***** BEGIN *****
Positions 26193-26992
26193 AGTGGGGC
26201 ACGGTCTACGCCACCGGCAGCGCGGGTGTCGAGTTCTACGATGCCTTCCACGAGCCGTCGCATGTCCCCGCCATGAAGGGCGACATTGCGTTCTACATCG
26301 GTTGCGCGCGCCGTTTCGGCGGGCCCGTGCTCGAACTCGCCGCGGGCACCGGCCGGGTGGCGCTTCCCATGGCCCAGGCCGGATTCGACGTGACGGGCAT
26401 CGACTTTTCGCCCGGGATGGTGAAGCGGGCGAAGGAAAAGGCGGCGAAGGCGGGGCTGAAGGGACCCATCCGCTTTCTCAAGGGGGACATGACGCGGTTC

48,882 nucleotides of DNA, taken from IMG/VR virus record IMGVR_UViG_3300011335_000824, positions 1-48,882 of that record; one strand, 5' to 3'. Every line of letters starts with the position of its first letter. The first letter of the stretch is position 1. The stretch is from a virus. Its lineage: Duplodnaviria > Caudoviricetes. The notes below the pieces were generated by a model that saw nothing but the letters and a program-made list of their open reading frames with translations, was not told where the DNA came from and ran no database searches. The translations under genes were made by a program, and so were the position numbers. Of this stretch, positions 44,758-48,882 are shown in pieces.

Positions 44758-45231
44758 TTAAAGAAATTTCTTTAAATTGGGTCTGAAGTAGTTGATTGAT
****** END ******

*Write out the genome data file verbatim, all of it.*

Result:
Positions 26193-26992
26193 AGTGGGGC
26201 ACGGTCTACGCCACCGGCAGCGCGGGTGTCGAGTTCTACGATGCCTTCCACGAGCCGTCGCATGTCCCCGCCATGAAGGGCGACATTGCGTTCTACATCG
26301 GTTGCGCGCGCCGTTTCGGCGGGCCCGTGCTCGAACTCGCCGCGGGCACCGGCCGGGTGGCGCTTCCCATGGCCCAGGCCGGATTCGACGTGACGGGCAT
26401 CGACTTTTCGCCCGGGATGGTGAAGCGGGCGAAGGAAAAGGCGGCGAAGGCGGGGCTGAAGGGACCCATCCGCTTTCTCAAGGGGGACATGACGCGGTTC

48,882 nucleotides of DNA, taken from IMG/VR virus record IMGVR_UViG_3300011335_000824, positions 1-48,882 of that record; one strand, 5' to 3'. Every line of letters starts with the position of its first letter. The first letter of the stretch is position 1. The stretch is from a virus. Its lineage: Duplodnaviria > Caudoviricetes. The notes below the pieces were generated by a model that saw nothing but the letters and a program-made list of their open reading frames with translations, was not told where the DNA came from and ran no database searches. The translations under genes were made by a program, and so were the position numbers. Of this stretch, positions 44,758-48,882 are shown in pieces.

Positions 44758-45231
44758 TTAAAGAAATTTCTTTAAATTGGGTCTGAAGTAGTTGATTGAT